1. A new kitchen on wheels that is mobile. This means that your new kitchen will be created from the ground up and personalized to meet your specific needs and cuisine concept. You want every inch of your food truck kitchen to be as practical as possible because they are such limited areas. Every appliance and work surface in a new kitchen has a chance to promote your cuisine concept and increase sales as a result of the renovation. Preparing your kitchen with care might be the difference between a successful business and one that is doomed to failure.

If you’re looking for more kitchen layout ideas, check out our post on food truck commissaries.


2. There is the possibility of financing When you purchase a new kitchen on a used truck, you will have a greater variety of financing alternatives to choose from. This is due to the fact that both you and the bank recognize the importance of the two components that make up the total. Providing the bank with receipts from the builder will allow them to compute an estimate of the overall cost and worth of the kitchen. Banks are comfortable with this arrangement because of these receipts and the fact that used commercial trucks are purchased, sold, and financed on a daily basis.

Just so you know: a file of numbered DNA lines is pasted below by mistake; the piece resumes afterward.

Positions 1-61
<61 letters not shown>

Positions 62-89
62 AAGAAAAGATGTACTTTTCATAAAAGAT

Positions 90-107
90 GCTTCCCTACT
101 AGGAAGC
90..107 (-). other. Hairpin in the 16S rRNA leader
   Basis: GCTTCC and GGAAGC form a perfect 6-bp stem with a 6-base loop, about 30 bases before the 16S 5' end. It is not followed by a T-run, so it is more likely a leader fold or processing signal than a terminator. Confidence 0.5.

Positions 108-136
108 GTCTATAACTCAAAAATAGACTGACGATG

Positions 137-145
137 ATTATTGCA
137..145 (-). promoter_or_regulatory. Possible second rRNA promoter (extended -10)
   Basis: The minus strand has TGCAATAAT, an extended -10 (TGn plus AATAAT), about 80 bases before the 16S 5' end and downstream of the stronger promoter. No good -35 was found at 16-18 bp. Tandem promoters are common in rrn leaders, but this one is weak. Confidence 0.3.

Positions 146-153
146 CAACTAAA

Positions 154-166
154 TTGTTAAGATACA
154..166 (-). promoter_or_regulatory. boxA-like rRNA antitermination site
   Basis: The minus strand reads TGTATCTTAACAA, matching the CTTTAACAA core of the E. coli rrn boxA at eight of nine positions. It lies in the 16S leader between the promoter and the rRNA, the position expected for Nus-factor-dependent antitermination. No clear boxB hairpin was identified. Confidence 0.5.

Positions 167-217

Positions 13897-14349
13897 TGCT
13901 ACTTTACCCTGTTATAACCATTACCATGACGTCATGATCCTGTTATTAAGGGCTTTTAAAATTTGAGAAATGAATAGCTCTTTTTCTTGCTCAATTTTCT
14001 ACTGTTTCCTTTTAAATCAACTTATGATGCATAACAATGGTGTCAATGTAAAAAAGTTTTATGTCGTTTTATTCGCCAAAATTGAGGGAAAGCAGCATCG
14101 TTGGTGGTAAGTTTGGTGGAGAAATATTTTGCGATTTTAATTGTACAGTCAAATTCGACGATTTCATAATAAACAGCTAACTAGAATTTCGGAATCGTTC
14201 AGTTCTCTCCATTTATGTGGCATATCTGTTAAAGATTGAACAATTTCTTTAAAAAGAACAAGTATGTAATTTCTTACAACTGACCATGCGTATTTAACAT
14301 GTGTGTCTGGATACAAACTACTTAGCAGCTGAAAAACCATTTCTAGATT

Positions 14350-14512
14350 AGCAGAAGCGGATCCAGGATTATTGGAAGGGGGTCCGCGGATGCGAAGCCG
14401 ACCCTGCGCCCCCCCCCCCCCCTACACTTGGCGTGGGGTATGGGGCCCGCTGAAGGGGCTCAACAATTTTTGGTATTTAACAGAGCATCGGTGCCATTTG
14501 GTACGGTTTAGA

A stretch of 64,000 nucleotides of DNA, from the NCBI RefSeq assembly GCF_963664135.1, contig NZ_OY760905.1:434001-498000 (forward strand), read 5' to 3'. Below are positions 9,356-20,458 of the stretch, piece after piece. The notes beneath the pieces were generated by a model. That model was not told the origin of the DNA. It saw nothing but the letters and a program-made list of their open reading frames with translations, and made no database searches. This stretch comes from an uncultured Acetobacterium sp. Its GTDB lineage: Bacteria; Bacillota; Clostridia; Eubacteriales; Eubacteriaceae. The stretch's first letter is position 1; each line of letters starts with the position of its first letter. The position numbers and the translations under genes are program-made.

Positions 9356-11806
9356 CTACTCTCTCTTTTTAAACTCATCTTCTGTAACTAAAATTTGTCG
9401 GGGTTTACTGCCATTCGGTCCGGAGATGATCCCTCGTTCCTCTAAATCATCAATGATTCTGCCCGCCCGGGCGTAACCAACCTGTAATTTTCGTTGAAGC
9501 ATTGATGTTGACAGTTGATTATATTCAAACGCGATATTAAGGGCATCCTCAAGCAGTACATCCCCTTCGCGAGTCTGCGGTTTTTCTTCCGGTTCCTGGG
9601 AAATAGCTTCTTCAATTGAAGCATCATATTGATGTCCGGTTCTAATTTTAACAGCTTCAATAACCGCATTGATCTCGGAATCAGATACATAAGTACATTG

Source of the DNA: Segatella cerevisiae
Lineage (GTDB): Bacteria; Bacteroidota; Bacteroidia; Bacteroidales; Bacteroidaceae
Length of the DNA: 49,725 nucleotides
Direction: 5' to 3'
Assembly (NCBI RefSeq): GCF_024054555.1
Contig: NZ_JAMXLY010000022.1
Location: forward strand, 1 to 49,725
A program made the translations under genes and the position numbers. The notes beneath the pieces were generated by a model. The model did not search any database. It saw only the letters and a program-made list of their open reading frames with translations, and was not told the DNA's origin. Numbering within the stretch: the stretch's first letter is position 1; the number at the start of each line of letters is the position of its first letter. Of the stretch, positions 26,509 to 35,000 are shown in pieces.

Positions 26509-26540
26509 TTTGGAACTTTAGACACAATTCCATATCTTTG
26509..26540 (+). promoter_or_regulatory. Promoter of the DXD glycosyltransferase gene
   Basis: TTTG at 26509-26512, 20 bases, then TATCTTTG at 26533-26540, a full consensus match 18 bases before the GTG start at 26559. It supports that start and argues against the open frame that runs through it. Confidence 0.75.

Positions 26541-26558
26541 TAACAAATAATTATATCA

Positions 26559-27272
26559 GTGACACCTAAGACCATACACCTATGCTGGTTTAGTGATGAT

• 3.
  • The installation of new appliances in a kitchen implies that the appliances are covered by a one-year manufacturer’s warranty.
  • These cheaper long-term maintenance expenses should be taken into consideration when deciding whether to purchase a used or new kitchen.
  • It is rather simple to locate a secondhand truck chassis.
  • Of course, this might be a risky investment because maintenance records and mechanical examinations are not always included with the equipment.

In order to make certain that you’re minimizing the possibility of anything going wrong, you may wish to totally overhaul your engine. Your builder may also assist you in locating a truck chassis and obtaining your approval before proceeding with the construction.